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World Cup of Hockey a trip down memory lane for Thornton and Bouwmeester

Just two players remain from Canada’s championship team at the 2004 World Cup of Hockey—Joe Thornton and Jay Bouwmeester. The pair look back on that run and what it means to be on Team Canada again, 12 years later.

OTTAWA — A few days before landing here for Team Canada’s training camp this week, defenseman Jay Bouwmeester wandered into his parents’ basement and teleported into the past.

On the wall of their Edmonton home hung a framed team photo from the 2004 World Cup of Hockey, snapped before the Canadians went unbeaten in six games and won the eight-team tournament. As Bouwmeester scanned the faces, he was struck by how much time had lapsed. He was 20 years and 11 months old then, the youngest Canadian and third-youngest in the entire tournament, posing near Mario Lemieux, now an owner of the defending Stanley Cup champions, and two current GMs in Steve Yzerman and Joe Sakic. “Wow,” Bouwmeester remembers thinking, “I’m getting pretty old.”

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Now age 32 and nearing his 1,000th career regular-season game, Bouwmeester is likely nowhere near alone in this feeling. But among the five active NHLers who represented Canada in 2004, a decorated crop that includes forwards Shane Doan, Jarome Iginla and Patrick Marleau, and goaltender Roberto Luongo, only Bouwmeester and forward Joe Thornton can claim to have bridged the dozen-year gap between events, champions at the last World Cup and members of the favored squad at this latest iteration.

The memories come and go, blended among world championships and Olympics, All-Star games and postseasons. Like this September, when he was named as a replacement for injured blueliner Duncan Keith, Bouwmeester joined Team Canada in 2004 without many expectations for playing time, an extra skater just happy to be around. (Indeed, he appeared in four games, including a semifinal win over the Czech Republic, and notched zero points.)

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“I remember going to the training camp and Mario Lemieux was there and Joe Sakic, some pretty high-profile guys who I watched growing up as a kid,” Bouwmeester says. “It was more, ‘Oh wow, this is a cool experience sort of thing.’ I remember a little bit about the tournament. Not really a whole lot about the specifics. It was a real fun experience, just more from the perspective that it was cool to be a part of it.”

Thornton, on the other hand, delivered a much more measurable impact; arriving as an offensive-minded standout from Boston, he morphed into a lockdown checker and tied Vincent Lecavalier for the Canadian lead with five assists. Centering Kris Draper and Shane Doan on the “DDT Line”—a nickname the current Sharks center particularly enjoyed given his affinity for professional wrestling—Thornton went from a lackluster training camp to one of Canada’s key cogs up front.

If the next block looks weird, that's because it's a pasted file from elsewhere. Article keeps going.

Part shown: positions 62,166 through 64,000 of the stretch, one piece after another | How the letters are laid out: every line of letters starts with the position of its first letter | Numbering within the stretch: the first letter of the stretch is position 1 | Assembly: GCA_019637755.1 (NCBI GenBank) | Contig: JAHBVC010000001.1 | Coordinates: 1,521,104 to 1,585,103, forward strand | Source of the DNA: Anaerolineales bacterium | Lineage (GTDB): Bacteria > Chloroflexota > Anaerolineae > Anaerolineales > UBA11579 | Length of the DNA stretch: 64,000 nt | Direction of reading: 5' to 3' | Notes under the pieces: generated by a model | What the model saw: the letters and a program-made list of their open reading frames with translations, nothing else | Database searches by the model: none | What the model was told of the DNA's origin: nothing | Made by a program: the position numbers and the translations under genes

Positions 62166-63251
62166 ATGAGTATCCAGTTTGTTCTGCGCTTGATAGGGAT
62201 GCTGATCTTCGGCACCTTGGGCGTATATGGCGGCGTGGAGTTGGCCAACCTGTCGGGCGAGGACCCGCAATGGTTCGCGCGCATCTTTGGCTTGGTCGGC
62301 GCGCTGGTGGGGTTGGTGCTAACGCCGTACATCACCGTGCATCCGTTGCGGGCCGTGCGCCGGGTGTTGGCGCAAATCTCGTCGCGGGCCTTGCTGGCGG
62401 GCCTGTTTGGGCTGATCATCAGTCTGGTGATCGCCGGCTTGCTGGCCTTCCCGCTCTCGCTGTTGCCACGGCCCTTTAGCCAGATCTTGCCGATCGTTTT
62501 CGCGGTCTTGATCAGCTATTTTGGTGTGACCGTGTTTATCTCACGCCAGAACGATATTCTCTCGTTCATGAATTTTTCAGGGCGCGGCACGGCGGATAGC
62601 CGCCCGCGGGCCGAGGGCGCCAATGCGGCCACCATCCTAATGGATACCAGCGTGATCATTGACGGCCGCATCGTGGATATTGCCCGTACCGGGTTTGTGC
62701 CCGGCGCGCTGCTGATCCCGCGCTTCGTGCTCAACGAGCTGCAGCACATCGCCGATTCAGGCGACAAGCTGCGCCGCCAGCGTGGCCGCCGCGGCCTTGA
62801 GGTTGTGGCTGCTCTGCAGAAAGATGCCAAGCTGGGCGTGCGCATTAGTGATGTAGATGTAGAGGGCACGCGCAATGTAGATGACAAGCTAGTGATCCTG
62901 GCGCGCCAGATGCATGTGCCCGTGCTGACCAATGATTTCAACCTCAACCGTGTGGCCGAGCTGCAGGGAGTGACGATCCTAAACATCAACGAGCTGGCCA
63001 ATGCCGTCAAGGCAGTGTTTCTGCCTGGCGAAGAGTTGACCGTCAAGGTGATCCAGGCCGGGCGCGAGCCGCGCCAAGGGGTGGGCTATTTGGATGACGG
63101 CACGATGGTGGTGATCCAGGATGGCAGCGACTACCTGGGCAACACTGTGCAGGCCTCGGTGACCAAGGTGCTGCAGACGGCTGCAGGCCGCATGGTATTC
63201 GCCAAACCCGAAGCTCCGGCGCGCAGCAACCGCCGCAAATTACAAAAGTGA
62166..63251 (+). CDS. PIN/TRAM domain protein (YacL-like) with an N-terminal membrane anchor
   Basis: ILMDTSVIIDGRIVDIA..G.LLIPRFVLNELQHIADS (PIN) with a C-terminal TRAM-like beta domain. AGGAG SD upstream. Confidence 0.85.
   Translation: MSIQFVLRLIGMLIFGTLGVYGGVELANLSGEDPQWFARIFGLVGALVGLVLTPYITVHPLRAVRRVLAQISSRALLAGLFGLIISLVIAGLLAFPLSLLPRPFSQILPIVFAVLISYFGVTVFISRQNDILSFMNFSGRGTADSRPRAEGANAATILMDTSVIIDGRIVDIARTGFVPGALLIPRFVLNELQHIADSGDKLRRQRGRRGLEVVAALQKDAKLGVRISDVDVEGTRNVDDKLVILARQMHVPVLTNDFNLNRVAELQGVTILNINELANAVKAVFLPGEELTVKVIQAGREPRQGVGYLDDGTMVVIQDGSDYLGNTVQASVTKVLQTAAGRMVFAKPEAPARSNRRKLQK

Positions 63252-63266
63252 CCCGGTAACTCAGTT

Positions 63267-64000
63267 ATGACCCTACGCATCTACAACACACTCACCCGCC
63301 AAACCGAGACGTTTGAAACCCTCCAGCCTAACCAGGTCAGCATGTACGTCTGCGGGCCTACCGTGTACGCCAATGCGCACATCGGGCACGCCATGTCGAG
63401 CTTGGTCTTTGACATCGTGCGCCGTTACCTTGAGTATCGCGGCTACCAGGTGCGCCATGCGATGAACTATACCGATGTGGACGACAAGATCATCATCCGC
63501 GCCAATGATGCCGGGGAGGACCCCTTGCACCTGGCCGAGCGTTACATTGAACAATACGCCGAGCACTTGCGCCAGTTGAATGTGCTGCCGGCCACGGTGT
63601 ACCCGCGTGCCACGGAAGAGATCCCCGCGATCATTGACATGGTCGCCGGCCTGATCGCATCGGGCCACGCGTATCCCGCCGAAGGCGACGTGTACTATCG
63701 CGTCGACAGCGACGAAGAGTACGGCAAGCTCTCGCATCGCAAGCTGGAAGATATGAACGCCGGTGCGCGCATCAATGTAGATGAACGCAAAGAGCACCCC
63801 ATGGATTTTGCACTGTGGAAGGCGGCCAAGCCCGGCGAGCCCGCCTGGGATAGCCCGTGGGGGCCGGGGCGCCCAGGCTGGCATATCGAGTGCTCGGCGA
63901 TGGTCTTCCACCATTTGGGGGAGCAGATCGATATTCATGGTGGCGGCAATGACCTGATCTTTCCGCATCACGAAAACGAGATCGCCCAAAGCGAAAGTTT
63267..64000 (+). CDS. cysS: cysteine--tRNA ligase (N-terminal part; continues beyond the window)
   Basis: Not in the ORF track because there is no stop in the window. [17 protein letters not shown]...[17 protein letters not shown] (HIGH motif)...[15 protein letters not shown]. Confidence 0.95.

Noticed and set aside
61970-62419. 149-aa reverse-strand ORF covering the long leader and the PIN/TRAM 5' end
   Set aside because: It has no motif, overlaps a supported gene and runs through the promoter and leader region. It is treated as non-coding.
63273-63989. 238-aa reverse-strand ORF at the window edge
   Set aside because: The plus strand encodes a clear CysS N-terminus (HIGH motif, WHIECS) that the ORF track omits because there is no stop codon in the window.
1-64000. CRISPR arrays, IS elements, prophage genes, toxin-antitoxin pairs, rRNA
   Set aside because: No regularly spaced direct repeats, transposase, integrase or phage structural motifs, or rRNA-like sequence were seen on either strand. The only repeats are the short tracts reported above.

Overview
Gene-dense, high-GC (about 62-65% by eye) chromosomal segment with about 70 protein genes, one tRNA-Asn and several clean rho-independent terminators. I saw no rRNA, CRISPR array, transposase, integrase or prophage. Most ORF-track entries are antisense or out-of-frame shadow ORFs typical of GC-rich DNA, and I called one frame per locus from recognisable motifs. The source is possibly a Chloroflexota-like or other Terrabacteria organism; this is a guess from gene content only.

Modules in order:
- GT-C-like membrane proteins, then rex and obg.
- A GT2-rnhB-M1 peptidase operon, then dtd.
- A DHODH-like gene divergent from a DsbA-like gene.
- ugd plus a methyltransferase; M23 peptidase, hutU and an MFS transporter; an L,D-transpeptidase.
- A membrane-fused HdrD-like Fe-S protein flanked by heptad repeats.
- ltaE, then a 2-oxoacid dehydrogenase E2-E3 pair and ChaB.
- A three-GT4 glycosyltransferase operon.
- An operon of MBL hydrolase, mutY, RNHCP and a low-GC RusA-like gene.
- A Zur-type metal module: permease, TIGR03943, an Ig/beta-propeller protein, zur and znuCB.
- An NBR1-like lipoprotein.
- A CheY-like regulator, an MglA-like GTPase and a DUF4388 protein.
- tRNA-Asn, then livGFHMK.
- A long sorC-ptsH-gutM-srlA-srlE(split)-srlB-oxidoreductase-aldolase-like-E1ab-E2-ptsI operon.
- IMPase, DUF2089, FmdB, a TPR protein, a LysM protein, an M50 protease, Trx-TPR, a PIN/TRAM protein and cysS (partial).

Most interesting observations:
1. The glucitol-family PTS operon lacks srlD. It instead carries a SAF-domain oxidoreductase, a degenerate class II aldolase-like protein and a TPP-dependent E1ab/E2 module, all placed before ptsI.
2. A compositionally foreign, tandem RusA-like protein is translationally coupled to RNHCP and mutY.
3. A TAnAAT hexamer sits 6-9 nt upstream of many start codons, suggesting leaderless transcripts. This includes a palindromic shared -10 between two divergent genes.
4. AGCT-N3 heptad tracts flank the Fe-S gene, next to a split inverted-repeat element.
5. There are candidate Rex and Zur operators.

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“We were so deep, and I didn't know if I was going to be playing or not,” he says. “I was surprised that we had such a big role on that team. I think probably my overall game got a lot better after that, just being a checking forward, you saw the ice a little bit differently. It opened up my eyes a lot to what kind of player I could be.”

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Fresh off his first career Stanley Cup Final appearance, which ended with a Game 6 loss against Pittsburgh less than one month before his 37th birthday, Thornton is currently Team Canada’s only player born in the 1970s. Recently, before camp opened in Ottawa, he and Bouwmeester found themselves talking about the 2004 World Cup, and how they had only played together once—at the 2010 Winter Olympics—since. “You remember it—oh my God, I was 20, he was 24, 25; now he’s 37, I’m going to be 33—just how quickly it goes by,” Bouwmeester says.

Imagine, then, how fast the celebration must have felt following Canada’s 3–2 win over Finland in the final. Victory itself was a national achievement enough—the crowd at Air Canada Centre sniffed 20,000, CBC’s viewing audience topped 3.8 million, and the scene outside Air Canada Centre led to 19 arrests—but the NHL lockout began the following morning, soon to last for an entire season. Three days later, for instance, Thornton had jetted to Switzerland and debuted for Davos HC.

“I remember that the lockout was looming,” Thornton says. “We celebrated that night pretty hard, which was really, really cool. Then I went back to St. Thomas [in Ontario] pretty much for a day or two, and I was like, ‘Oh man, I can’t believe I’m going over to play in Switzerland now, this is a quick turnaround.’”

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Still, that hardly dampened the mood. Thirty-four seconds into the third period of the final, Thornton backhanded the game-winning assist to Doan, giving Canada the World Cup on top of its 2002 Olympic gold medal and two straight titles at the world championships. “He was really coming into his own,” Bouwmeester says of Thornton. “He was a real exciting young player at the time, right on that border where you’re not a young player anymore, but a real star in the league.”

Now, 12 years later, Thornton sits in an auxiliary locker room at Ottawa’s Canadian Tire Centre, dressed in a Team Canada T-shirt, wiggling his maple leaf-decorated Team Canada flip-flops. In many ways, he says, the 2016 World Cup feels much like its predecessor—still best-on-best competition, still thrilling to skate beside so many luminaries, still positioned as the favorites. But there are differences, too. Through that gray landing-strip streak in his thick beard, Thornton laughs.

“Yeah, it's been a long time,” he says. “Twelve years is a long time between tournaments. It's pretty cool that I can keep up with these guys.”